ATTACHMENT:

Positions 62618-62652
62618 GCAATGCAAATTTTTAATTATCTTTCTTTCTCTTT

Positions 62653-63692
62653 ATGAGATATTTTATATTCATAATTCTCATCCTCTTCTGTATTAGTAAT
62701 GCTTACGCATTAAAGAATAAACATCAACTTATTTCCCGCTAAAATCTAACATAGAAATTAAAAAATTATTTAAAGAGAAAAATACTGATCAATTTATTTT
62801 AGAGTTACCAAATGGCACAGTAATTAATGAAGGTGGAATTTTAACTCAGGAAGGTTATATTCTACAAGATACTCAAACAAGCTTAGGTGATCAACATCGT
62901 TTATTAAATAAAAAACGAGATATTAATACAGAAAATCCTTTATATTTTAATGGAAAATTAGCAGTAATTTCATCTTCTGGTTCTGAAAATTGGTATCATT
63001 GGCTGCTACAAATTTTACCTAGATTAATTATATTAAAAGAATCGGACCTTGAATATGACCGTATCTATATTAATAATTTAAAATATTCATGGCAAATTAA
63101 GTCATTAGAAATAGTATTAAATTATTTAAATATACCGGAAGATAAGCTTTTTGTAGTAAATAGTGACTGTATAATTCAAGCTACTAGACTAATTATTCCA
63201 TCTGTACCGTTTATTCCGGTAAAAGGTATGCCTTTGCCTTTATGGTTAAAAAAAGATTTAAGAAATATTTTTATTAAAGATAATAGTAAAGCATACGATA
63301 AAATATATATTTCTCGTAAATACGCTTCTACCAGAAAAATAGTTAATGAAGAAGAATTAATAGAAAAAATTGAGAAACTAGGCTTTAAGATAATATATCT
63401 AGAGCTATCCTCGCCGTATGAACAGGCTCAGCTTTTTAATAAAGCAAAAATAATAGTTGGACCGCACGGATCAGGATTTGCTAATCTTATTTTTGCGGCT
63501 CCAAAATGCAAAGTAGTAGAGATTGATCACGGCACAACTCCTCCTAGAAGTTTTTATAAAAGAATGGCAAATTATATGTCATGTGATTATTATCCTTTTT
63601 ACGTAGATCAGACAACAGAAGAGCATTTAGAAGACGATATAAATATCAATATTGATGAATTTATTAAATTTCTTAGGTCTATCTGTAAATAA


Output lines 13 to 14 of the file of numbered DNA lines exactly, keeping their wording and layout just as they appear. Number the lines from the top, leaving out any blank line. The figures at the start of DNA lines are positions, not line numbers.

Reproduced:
63501 CCAAAATGCAAAGTAGTAGAGATTGATCACGGCACAACTCCTCCTAGAAGTTTTTATAAAAGAATGGCAAATTATATGTCATGTGATTATTATCCTTTTT
63601 ACGTAGATCAGACAACAGAAGAGCATTTAGAAGACGATATAAATATCAATATTGATGAATTTATTAAATTTCTTAGGTCTATCTGTAAATAA